Johnson's six year, possibly $64 million dollar deal is almost as beastly as he is. After this season, Megatron will have one year remaining on his deal and he'll want top receiver money. It'll be warranted if he and Matthew Stafford can both stay healthy together for a full season and at least come close to the playoffs.
Fans are seeing more and more players ask for deals when their contracts aren't up and this could happen with Johnson and his agent Bus Cook. He shouldn't get Larry Fitzgerald money, but Johnson is younger and contracts tend to rise from year to year.
It may make sense for Detroit to ink Johnson ahead of time anyway.
At 32, Brees is still a top five quarterback and he's done so much for New Orleans not only on the turf, but in the community.
Sean Payton's offense relies heavily on Brees and the coach just signed an extension until 2015. In a small market like New Orleans that doesn't exactly appeal to the majority of free agents.
The front office has to ride this train until it runs right off the tracks.
The great structure surrounding the team currently makes players want to sign with the Saints. Brees will not leave, but the team will get him for a lesser than expected price if he throws 22 interceptions again.
When an NFL owner publically says a player needs an increased salary, that player will make this list.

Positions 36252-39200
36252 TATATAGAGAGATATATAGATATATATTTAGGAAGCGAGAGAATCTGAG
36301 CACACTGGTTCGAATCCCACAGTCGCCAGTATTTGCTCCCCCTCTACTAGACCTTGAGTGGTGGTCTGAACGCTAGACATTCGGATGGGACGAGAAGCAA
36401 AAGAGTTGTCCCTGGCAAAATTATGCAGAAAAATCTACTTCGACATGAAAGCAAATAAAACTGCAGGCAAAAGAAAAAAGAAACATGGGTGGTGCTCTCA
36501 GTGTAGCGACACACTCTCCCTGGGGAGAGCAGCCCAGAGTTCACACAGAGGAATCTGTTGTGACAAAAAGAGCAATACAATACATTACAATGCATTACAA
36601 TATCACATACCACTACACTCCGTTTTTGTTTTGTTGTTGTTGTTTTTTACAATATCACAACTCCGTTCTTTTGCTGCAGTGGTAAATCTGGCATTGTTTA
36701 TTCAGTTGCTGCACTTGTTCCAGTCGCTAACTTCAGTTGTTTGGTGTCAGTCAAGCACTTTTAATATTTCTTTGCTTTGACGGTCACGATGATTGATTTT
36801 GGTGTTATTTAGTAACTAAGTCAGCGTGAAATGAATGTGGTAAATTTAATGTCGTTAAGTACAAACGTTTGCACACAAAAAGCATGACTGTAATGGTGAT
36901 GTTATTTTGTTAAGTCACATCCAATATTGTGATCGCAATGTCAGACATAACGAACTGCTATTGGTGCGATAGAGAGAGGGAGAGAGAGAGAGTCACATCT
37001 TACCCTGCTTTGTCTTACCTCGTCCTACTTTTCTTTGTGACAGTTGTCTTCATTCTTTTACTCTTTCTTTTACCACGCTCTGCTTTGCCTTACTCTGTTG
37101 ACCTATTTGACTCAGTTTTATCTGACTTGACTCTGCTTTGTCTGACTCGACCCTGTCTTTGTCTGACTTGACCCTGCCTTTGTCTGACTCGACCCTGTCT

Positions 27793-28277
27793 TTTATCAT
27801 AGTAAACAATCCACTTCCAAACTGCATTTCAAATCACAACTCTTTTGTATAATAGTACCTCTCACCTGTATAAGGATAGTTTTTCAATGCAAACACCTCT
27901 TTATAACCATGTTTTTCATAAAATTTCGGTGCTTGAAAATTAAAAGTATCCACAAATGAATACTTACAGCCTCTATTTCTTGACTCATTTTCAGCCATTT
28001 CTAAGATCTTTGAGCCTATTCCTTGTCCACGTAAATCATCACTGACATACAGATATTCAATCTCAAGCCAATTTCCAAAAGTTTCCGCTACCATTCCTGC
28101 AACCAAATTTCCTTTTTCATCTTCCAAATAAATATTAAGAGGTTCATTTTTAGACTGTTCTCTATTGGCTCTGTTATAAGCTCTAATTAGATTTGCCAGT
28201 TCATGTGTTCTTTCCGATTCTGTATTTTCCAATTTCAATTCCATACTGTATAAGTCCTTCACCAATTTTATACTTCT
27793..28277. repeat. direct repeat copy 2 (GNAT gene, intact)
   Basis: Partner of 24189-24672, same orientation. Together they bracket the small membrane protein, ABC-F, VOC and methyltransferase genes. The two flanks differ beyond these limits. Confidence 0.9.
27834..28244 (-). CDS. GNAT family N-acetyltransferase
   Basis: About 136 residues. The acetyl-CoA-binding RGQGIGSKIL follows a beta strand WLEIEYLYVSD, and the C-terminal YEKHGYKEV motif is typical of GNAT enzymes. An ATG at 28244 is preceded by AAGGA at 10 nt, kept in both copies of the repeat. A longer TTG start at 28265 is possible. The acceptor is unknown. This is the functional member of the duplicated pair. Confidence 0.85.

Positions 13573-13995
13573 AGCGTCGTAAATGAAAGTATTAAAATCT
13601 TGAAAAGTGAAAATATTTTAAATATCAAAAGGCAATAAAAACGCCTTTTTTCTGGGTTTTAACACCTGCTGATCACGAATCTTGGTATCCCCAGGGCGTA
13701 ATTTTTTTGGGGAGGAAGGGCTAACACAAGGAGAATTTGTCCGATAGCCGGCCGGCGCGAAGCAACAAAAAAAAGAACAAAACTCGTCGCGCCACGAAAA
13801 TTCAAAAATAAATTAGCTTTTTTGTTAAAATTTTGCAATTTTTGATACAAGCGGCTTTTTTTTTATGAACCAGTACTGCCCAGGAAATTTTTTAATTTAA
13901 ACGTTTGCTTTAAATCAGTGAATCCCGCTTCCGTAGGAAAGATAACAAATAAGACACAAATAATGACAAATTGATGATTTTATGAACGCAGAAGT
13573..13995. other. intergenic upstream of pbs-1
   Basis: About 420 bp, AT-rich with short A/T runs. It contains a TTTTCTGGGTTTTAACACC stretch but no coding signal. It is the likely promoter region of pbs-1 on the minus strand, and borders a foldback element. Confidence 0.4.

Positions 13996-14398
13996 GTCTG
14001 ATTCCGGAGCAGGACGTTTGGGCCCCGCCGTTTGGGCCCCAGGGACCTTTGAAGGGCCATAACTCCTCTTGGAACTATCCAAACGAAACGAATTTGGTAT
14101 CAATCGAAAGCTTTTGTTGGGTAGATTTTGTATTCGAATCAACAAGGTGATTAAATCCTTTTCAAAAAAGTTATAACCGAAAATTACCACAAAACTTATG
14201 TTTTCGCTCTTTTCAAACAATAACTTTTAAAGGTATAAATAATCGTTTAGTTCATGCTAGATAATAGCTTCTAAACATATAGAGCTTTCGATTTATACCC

The owner is not Al Davis but rather Jerry Jones.
Ratliff will be paid by the Cowboys more than what his age should allow him, but he's been a rock on an inconsistent Dallas defense. No other 3-4 nose tackle has the acceleration and mobility while still being stout at the run.
Ratliff is one of the very few known hard workers in Dallas and his money is well deserved.
Troy Polamalu is the best safety in the NFL right now when he's on the field. He's only played one full season in the last five and he has hampered in the Super Bowl because of his leg. Teams should look at Polamalu as a luxury rather than a necessity, but that won't happen. Pittsburgh's defense isn't the same when number 43 is not on the field and there is no obvious replacement.
The team has already given extensions to Woodley and Timmons, so it'd be hard to imagine Polamalu not being in the team's plans for 2012.
Despite contract talks being broken off, expect the safety to retire a Steeler unlike Rod Woodson. The amount of Polamalu jerseys sold won't hurt giving more years either.
Antrel Rolle's five-year, $37 million deal signed just two off-seasons ago will give Polamalu and his agent a nice measuring stick in negotiations.
Yeah, right. Get a hold of yourself Mr. Briggs. Players love signing front loaded contracts, but hate when the yearly salary drops by any amount.
It's hard to make fans turn against players because the league is unfair in favor of organizations for the most part, but Briggs has done exactly that.